Decentralized development workflow with Bazaar and DVCS in general —30 September 2011
Many of my friends are getting into Bazaar or other distributed version control these days.
Bazaar is in the same class as git and mercurial = distributed version control software or DVCS. This class is significantly more powerful compared to traditional version control software (VCS) such as Subversion. The feature set of DVCS is often a superset of VCS, so usually you can do everything with DVCS that you could do with VCS, and a whole lot more.
The most significant consequence of being “distributed” is that a “checkout” is never “just a checkout”, it’s a whole repository, with full history.
There are two checkout commands in Bazaar, “checkout” and “branch”, for two different workflows.
You use “bzr checkout” for a centralized workflow, like the one used with Subversion. That is, there is a central repository that all developers commit to, they checkout the project with “bzr checkout”, and when they commit with “bzr commit” it gets written to the central repository. To merge the changes by other developers, you do “bzr update”. And when you commit, if other developers had commits while you were working, then you have to do “bzr update” first before you can do “bzr commit”. In this workflow bazaar works exactly the same way as Subversion, with the added benefits of having the entire history on your computer, so you can do diff and log without hitting the network.
You use “bzr branch” for a de-centralized workflow, radically different from Subversion. The repository you branched from is called the “parent” branch and is remembered for reference, but your local branch is not bound to it in any way. Practically it means that all your commits will be local only, to your local branch, and not to the parent. And since your local branch is its own master, “bzr update” will do nothing, because you are in fact always up to date ;-) To merge changes done by other developers in the parent, use “bzr rebase”. This will basically rewind your local branch to the revision that you branched from, replay the changes made by others in the parent, and finally replay your own changes. The same way as with “svn update” (or “bzr update”), conflicts may happen during this operation. After resolving conflicts, you can continue with “bzr rebase-continue”.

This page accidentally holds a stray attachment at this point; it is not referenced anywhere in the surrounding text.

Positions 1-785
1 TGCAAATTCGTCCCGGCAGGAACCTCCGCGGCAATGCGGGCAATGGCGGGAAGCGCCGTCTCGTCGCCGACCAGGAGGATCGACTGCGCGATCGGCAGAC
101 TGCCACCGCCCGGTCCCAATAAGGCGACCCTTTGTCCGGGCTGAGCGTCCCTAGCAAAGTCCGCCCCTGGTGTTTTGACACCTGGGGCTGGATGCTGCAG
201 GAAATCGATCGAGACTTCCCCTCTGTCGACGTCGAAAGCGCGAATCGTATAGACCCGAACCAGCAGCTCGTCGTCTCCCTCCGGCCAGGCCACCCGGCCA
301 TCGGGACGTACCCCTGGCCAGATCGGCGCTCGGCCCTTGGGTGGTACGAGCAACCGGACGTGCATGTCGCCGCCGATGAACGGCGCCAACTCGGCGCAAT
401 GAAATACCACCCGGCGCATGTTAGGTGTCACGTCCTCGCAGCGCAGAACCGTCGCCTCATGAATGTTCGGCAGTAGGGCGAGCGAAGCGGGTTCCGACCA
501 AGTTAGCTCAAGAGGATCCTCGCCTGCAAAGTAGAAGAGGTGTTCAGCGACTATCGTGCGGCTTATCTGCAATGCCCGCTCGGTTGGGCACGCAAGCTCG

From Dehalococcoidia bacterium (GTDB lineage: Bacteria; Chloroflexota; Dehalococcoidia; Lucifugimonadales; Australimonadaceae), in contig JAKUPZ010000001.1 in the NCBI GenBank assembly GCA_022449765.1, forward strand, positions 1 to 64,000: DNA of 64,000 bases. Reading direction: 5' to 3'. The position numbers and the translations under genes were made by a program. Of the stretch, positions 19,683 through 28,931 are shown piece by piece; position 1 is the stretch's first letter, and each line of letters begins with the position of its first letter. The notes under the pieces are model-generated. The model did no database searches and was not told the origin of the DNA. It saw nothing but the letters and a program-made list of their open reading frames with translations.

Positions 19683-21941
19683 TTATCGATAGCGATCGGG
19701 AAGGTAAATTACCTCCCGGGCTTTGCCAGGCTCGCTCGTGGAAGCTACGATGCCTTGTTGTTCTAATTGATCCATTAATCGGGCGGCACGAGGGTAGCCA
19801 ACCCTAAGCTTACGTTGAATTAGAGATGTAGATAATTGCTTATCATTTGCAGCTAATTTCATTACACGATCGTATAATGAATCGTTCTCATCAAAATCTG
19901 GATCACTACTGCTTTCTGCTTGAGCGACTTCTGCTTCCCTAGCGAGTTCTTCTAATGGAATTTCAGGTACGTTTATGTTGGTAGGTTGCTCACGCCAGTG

Side note: the “rebase” command is not a standard command in Bazaar, it is in the “rewrite” plugin. If you don’t have the plugin you can accomplish basically the same with “bzr merge”, but “bzr rebase” is a tad bit cleaner.
When your changes are ready to be merged into the parent branch, you push your branch to a place where your team can access it, and the manager of the parent branch can merge from it and commit into the parent branch. In the end, there is no practical difference between the “checkout” and “branch” workflows, the end result is the same. As such, with a DVCS there is little reason to use the “checkout” workflow.
Being disconnected from a central branch gives you a lot of freedom, for example you can create experimental branches of your own without affecting your team members, you can hack and commit even when you don’t have internet, and of course have the entire project history with you at all times. There is also no central repository server that may crash, no need to setup one, no need to manage user accounts and authentication. Backup is almost unnecessary, if you have enough developers in your team, somebody will always have a copy of the repository so you could lose a few latest revisions only. Once you get comfortable with a DVCS, you will find that the tool doesn’t get in your way, you can happily slice and dice repositories. Branching and merging of branches is straightforward and perfectly natural with any DVCS, there is none of the black magic Subversion needs to have that working.
You can read more about this and other variations of the decentralized workflow in the Bazaar documentation. I use mainly Bazaar for its intuitive simplicity, Git with Eclipse projects due to a lack of a good Bazaar plugin. The various DVCS certainly have some differences, but the essence is the same, and whichever you use, it will make you a happier developer with less stress.